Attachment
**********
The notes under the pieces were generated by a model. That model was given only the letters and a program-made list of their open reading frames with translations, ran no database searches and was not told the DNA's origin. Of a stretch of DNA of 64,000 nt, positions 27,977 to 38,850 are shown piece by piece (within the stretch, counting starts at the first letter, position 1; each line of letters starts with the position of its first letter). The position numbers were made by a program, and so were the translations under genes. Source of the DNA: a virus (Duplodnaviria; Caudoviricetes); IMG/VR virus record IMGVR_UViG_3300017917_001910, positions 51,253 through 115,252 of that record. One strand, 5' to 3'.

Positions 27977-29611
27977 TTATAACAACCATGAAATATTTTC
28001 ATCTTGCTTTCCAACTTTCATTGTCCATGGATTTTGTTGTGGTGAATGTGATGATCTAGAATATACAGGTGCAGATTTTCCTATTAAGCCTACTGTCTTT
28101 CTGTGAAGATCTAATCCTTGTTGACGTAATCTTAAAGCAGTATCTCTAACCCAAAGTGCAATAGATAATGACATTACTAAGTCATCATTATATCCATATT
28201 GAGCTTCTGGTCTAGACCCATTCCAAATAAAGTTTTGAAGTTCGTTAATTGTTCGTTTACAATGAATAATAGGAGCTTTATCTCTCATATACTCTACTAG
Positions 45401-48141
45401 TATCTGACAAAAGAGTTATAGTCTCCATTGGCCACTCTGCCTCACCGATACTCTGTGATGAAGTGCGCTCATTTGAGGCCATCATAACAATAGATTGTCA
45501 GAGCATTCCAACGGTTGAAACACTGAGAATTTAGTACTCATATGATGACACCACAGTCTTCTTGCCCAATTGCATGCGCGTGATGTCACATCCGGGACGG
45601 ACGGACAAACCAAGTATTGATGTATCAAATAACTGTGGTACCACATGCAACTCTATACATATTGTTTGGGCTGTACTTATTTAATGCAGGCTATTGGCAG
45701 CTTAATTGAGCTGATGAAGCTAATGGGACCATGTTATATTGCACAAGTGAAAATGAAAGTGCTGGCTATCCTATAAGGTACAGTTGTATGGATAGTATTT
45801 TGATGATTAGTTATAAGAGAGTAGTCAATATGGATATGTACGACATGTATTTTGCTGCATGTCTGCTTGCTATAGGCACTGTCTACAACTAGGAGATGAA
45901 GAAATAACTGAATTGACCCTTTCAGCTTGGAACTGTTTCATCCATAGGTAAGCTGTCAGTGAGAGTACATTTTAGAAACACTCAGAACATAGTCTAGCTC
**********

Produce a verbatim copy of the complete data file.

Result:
The notes under the pieces were generated by a model. That model was given only the letters and a program-made list of their open reading frames with translations, ran no database searches and was not told the DNA's origin. Of a stretch of DNA of 64,000 nt, positions 27,977 to 38,850 are shown piece by piece (within the stretch, counting starts at the first letter, position 1; each line of letters starts with the position of its first letter). The position numbers were made by a program, and so were the translations under genes. Source of the DNA: a virus (Duplodnaviria; Caudoviricetes); IMG/VR virus record IMGVR_UViG_3300017917_001910, positions 51,253 through 115,252 of that record. One strand, 5' to 3'.

Positions 27977-29611
27977 TTATAACAACCATGAAATATTTTC
28001 ATCTTGCTTTCCAACTTTCATTGTCCATGGATTTTGTTGTGGTGAATGTGATGATCTAGAATATACAGGTGCAGATTTTCCTATTAAGCCTACTGTCTTT
28101 CTGTGAAGATCTAATCCTTGTTGACGTAATCTTAAAGCAGTATCTCTAACCCAAAGTGCAATAGATAATGACATTACTAAGTCATCATTATATCCATATT
28201 GAGCTTCTGGTCTAGACCCATTCCAAATAAAGTTTTGAAGTTCGTTAATTGTTCGTTTACAATGAATAATAGGAGCTTTATCTCTCATATACTCTACTAG
Positions 45401-48141
45401 TATCTGACAAAAGAGTTATAGTCTCCATTGGCCACTCTGCCTCACCGATACTCTGTGATGAAGTGCGCTCATTTGAGGCCATCATAACAATAGATTGTCA
45501 GAGCATTCCAACGGTTGAAACACTGAGAATTTAGTACTCATATGATGACACCACAGTCTTCTTGCCCAATTGCATGCGCGTGATGTCACATCCGGGACGG
45601 ACGGACAAACCAAGTATTGATGTATCAAATAACTGTGGTACCACATGCAACTCTATACATATTGTTTGGGCTGTACTTATTTAATGCAGGCTATTGGCAG
45701 CTTAATTGAGCTGATGAAGCTAATGGGACCATGTTATATTGCACAAGTGAAAATGAAAGTGCTGGCTATCCTATAAGGTACAGTTGTATGGATAGTATTT
45801 TGATGATTAGTTATAAGAGAGTAGTCAATATGGATATGTACGACATGTATTTTGCTGCATGTCTGCTTGCTATAGGCACTGTCTACAACTAGGAGATGAA
45901 GAAATAACTGAATTGACCCTTTCAGCTTGGAACTGTTTCATCCATAGGTAAGCTGTCAGTGAGAGTACATTTTAGAAACACTCAGAACATAGTCTAGCTC